By James Carson
This is Recycle Week 2015, and, in the spirit of the occasion, I’ve been recycling some of the wealth of information contained in the Idox database in order to highlight innovative work by local authorities in the UK.
I conducted a search of our database to retrieve recently published items on innovations in recycling. I found about 70 reports and journal articles, which shows not only how much information our database has on recycling, but also underlines the considerable interest that’s attached to the subject.
The importance of recycling
Many of the resources highlight the benefits of recycling:
- recycling lessens the impact of waste on the environment
- it helps conserve important raw materials and protects natural habitats for the future
- it reduces the amount of waste going to landfill sites
- using recycled materials in the manufacturing process uses less energy than that required for producing new products from raw materials.
Progress on recycling
The most recent statistics for the four UK nations show a mixed picture on recycling of municipal waste. In England, recycling rates in 2013 rose by 0.1 percentage point on the year before to 44.2%. The comparable figures were 42.2% in Scotland and 46% in Northern Ireland. Wales recorded a more impressive recycling rate of 54%, almost level with Europe’s recycling champion: Slovenia.
The national figures mask a more complex picture. Local authorities are responsible for municipal waste management, and recycling rates vary enormously from one council to another, with the best recycling as much as 66% of waste and the worst as little as 18%.
Innovations in recycling
Many of the recent resources on our database highlight the innovative ways in which organisations are working to reap the benefits of recycling, and to comply with European waste management regulations.
Stackable bins in Newtonabbey
In Newtonabbey, County Antrim, a recycling trial was carried out by a social enterprise to help local authorities meet new EU waste management requirements to separate different types of waste, which came into force in January.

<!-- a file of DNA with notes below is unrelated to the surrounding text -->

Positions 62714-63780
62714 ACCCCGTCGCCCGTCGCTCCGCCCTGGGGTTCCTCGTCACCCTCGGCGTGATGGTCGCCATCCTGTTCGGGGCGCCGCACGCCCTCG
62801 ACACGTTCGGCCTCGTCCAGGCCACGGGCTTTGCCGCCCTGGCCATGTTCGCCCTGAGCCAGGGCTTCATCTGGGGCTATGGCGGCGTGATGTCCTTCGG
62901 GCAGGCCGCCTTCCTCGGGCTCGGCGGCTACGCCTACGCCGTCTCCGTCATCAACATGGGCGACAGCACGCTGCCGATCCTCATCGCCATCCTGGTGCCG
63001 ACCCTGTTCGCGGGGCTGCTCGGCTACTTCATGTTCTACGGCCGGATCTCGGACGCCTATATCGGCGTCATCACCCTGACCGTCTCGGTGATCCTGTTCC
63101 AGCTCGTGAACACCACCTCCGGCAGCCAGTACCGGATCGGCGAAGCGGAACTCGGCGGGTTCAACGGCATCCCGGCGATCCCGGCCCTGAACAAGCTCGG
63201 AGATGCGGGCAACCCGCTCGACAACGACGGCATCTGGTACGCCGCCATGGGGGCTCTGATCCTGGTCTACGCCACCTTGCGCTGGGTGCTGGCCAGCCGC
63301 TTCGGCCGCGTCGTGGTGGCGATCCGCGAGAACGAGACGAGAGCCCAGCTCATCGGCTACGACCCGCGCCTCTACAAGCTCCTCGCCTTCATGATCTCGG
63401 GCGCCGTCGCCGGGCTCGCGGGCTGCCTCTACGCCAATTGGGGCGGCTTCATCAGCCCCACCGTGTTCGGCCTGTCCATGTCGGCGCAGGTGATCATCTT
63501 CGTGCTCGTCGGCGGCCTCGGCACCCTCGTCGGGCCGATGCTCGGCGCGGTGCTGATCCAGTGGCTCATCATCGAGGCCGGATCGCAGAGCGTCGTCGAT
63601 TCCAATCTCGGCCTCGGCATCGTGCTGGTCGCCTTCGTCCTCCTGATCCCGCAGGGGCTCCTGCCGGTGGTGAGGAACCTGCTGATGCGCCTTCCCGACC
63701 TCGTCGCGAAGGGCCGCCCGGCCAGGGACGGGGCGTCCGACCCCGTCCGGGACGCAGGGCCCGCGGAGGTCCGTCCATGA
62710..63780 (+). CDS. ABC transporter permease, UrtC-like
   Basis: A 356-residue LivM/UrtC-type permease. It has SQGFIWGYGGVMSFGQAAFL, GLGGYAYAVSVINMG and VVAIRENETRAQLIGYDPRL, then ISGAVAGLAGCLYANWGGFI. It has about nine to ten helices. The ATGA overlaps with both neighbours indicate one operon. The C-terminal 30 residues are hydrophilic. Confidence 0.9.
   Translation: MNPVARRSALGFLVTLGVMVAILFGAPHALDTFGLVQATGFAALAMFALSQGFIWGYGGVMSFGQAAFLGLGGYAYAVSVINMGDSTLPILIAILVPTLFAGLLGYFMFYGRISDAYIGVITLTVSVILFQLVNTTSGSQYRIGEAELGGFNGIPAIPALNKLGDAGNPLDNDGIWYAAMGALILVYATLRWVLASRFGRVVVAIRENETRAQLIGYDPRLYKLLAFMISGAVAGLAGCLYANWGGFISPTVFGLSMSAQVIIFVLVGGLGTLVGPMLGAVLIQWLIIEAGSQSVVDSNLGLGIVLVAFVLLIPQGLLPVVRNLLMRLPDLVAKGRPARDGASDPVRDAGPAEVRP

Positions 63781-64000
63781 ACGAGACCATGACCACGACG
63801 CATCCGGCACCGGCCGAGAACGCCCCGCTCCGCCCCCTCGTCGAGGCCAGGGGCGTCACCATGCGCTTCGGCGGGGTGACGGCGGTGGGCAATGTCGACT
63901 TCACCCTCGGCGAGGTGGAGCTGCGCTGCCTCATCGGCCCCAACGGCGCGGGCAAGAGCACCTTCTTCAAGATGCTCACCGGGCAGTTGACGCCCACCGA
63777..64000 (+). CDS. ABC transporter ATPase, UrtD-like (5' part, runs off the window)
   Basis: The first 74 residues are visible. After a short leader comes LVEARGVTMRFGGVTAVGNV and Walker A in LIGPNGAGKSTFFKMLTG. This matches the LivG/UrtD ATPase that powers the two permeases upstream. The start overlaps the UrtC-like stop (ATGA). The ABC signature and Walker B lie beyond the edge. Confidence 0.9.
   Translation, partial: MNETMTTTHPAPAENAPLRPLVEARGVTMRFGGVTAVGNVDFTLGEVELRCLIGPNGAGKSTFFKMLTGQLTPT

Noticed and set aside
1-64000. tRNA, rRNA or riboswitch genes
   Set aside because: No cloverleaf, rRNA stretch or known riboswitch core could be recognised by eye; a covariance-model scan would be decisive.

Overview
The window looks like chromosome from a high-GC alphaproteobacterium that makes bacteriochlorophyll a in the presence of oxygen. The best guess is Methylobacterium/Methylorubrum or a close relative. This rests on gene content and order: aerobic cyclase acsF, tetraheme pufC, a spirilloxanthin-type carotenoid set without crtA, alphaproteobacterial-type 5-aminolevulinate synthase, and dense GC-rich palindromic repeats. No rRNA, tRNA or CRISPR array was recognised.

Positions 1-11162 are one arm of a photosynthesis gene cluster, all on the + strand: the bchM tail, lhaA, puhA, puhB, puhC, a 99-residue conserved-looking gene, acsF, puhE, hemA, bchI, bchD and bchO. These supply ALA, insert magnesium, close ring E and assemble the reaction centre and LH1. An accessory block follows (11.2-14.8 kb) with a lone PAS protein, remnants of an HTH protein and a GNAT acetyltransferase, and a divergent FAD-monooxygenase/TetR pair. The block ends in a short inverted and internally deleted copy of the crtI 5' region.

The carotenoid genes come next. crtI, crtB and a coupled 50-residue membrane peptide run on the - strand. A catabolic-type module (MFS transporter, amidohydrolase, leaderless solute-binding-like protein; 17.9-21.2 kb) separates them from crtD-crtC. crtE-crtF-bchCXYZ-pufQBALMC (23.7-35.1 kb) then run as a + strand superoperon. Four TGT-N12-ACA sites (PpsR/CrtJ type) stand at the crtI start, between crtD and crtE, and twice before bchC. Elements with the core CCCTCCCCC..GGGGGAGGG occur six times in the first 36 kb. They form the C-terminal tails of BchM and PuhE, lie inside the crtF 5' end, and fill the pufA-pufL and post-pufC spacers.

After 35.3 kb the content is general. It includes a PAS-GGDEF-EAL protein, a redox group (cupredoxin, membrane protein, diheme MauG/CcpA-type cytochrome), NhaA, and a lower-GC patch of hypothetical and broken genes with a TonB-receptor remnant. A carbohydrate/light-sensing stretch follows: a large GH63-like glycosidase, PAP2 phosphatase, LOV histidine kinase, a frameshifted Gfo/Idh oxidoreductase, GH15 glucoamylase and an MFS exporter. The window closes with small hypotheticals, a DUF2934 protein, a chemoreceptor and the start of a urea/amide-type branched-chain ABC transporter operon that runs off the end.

An innovative stackable bin system, known locally as the ‘Wheelie Box’, comprises a 40-litre box with separate compartments for different types of material (a red flap for cans, aerosols and cartons, a green one for bottles and jars, and so on).
The Wheelie Box has been well-received by residents in Newtownabbey, and refuse collectors report that the new system is much easier to use (and lighter on their backs). The scheme is expected to be rolled out more widely to households across Northern Ireland over the next few years.
Pioneering waste management in Milton Keynes
Milton Keynes Council’s recycling record is outstanding. Its 2012/13 recycling rate was 53.5%, well above the English average. Paper, plastics, glass and cans are collected by the council and processed at one of the largest material recycling facilities in the UK. Now, the council is building on this impressive performance with the development of a fully integrated waste treatment plant to deal with all household ‘black-sack’ waste.
The facility, due to begin operations next year, will incorporate three separate waste management systems:
- mechanical treatment technology will extract recyclable materials from residual waste
- an anaerobic digester will treat any food or organic waste to create renewable energy and a compost-like output for use on brownfield sites
- an advanced thermal treatment facility will turn any remaining, unrecyclable waste into a gas, which is combusted to generate high temperature steam which then creates electricity in a turbine.
The facility is expected to process 132,000 tonnes of municipal waste each year, and to generate £50m of savings against the cost of landfill.
Recycling cycles in Oxfordshire
In 2013, Oxfordshire County Council won a National Recycling Award for its innovative scheme where discarded bikes are quite literally recycled into roadworthy vehicles. Old and unwanted bicycles are collected at a local household waste recycling centre (HWRC), then taken to one of the council’s Early Intervention Service (EIS) sites. It’s there that qualified mechanics teach young people how to strip down, repair and rebuild the bikes. As Materials Recycling World reported, the initiative is not only having a transformative effect on the bicycles:
“One young person attending the Hub repaired six bicycles for friends and family, and had gone from being unemployed to starting an apprenticeship, none of which would have been possible without the supply of bikes from the HWRC.”
These initiatives offer just a flavour of the many innovative schemes devoted to recycling. But they demonstrate that the impacts of recycling are not only environmental, but also social and economic.
Going separate ways (dry recyclables in England and Wales)
State of the union (waste management approaches in UK)
Information drive for those non-recycling residents
Stacking up (dry recyclables in Newtonabbey)
All systems go in Milton Keynes (innovative waste treatment plant)
A real circular economy (recycling bikes and providing training for young people)
*Some resources may only be available to members of the Idox Information Service